It’s only the first week of January and the mobile industry has awakened this winter like a hungry bear during the spring.
Consider the recent news:
- Apple acquired Quattro Wireless, an ad network, this week.
- Google, this week, unveiled Nexus One, a mobile phone that runs on the Android operating system and can be purchased direct from Google.
- And in November, Google announced it was acquiring AdMob, a mobile ad firm. The deal is awaiting regulatory clearance.
These and other developments have set into motion major opportunities for brand marketers.
Understandably, a lot has been written about why fascinating companies like Google and Apple bought ad networks, but most coverage hasn’t illuminated what this means for brands and their agents who toil every day to make shrewd marketing decisions. Here’s a direct guide to why these developments are good (actually great!) for advertisers, brand marketers, and the ecosystem of mobile service businesses.
Competition Has Heated Up and Competition’s Good for Us
Buying mobile media has been much more manual and less automated than online. The recent acquisitions by Apple and Google involve key technologies that present automated ad inventory and broader access to opportunities. Because these large entities are integrating these mobile platforms for planning, buying, and tracking their valuable inventory, they are competing fiercely. Pricing and innovation advantages will accrue to marketers looking for the best positions and ROI (define).
Ad Opportunities Are Now Catching up With Advances in Mobile
Google’s Android operating system, Google’s new Nexus One device, and the Apple iPhone are redefining the parameters of the mobile marketplace, drawing millions of new customers and establishing new businesses through things like paid and ad-supported apps and in-app commerce. Google’s acquisition of AdMob and Apple’s acquisition of Quattro Wireless will make developing, creating advertising, branding applications, and selling goods and services in these environments, easy, efficient, and highly visible for marketers. Until these acquisitions were made, the markets would have been fractionalized and we would have struggled to have tools to see what inventory and opportunities are available. Planning, buying, and tracking would have continued to be time consuming and mostly manual. These market developments now further consolidate and organize mobile display, search, local, and app advertising.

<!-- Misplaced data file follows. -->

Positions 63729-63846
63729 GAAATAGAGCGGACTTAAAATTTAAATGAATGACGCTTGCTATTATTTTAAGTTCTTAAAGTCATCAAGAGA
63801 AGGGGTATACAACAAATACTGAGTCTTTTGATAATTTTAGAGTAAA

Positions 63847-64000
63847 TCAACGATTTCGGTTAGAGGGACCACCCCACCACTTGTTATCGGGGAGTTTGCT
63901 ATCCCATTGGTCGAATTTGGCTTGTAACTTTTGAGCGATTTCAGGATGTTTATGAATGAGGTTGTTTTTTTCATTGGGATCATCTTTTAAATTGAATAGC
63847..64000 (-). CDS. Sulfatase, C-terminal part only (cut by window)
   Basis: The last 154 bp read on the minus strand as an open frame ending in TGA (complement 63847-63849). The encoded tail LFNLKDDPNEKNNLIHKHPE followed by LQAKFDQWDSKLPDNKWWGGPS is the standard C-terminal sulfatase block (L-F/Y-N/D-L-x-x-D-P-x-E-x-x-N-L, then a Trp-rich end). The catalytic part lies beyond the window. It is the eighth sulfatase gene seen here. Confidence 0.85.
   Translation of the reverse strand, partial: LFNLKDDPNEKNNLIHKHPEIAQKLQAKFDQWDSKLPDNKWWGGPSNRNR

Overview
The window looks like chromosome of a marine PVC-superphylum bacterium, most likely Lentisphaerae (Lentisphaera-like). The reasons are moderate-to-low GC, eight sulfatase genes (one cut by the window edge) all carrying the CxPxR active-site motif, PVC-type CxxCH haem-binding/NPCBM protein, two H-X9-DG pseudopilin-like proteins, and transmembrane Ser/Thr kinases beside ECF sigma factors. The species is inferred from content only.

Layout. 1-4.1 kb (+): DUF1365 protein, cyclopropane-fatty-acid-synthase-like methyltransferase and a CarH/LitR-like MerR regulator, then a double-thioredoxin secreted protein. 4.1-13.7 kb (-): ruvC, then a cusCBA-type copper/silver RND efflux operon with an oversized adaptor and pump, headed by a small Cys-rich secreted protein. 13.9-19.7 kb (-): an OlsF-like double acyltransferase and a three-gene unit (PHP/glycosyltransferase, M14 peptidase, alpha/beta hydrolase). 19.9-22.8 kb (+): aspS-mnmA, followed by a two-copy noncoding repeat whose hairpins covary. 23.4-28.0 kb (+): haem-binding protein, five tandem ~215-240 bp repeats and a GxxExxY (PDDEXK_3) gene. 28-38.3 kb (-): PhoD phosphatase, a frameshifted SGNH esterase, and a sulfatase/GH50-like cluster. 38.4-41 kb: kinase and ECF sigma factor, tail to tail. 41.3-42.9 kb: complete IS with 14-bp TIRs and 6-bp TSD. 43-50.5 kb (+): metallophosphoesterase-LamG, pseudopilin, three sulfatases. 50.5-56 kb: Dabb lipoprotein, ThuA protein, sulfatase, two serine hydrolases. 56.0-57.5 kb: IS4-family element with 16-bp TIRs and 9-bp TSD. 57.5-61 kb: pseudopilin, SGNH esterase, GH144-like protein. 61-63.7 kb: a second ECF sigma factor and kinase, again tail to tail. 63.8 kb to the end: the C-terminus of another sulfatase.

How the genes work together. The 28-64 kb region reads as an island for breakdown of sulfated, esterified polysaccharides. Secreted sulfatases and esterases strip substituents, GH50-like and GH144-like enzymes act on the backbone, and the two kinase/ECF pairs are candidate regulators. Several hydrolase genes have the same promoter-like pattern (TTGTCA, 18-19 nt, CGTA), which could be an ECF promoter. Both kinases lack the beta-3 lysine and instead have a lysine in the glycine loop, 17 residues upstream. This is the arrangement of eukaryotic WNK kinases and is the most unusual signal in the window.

Applications Can Now Be Fully Realized as Advertising Vehicles
Advertising is crucial to the economics of applications and will continue to create more excellent opportunities for brands. Traditionally, app developers have fronted the costs of bringing their apps to the app stores (while paying fees to Apple) with the hope that they’ll monetize their ventures through advertising. Most apps in the iTunes App Store are free (approximately 80 percent), and the process of selling, fulfilling, and maintaining in-app advertising is arduous and complicated for busy developers. These developers are not necessarily media and advertising experts and don’t have sales forces. Now that Google and Apple will be integrating ad networks, app developers will go with the ad network that provides the best access to advertisers and the highest payouts. Both Google and Apple want the most and the best developer offerings, which in turn will provide us advertisers the best inventory, audiences, and opportunities. The new devices like Google’s Nexus One and the coming Apple tablet both indicate that the marketplace of apps and advertising will be huge. We have been able to buy in-app ads from AdMob, Quattro Wireless, and others for a while, but now they will be better integrated with other vertical ad opportunities within their new parent portfolios.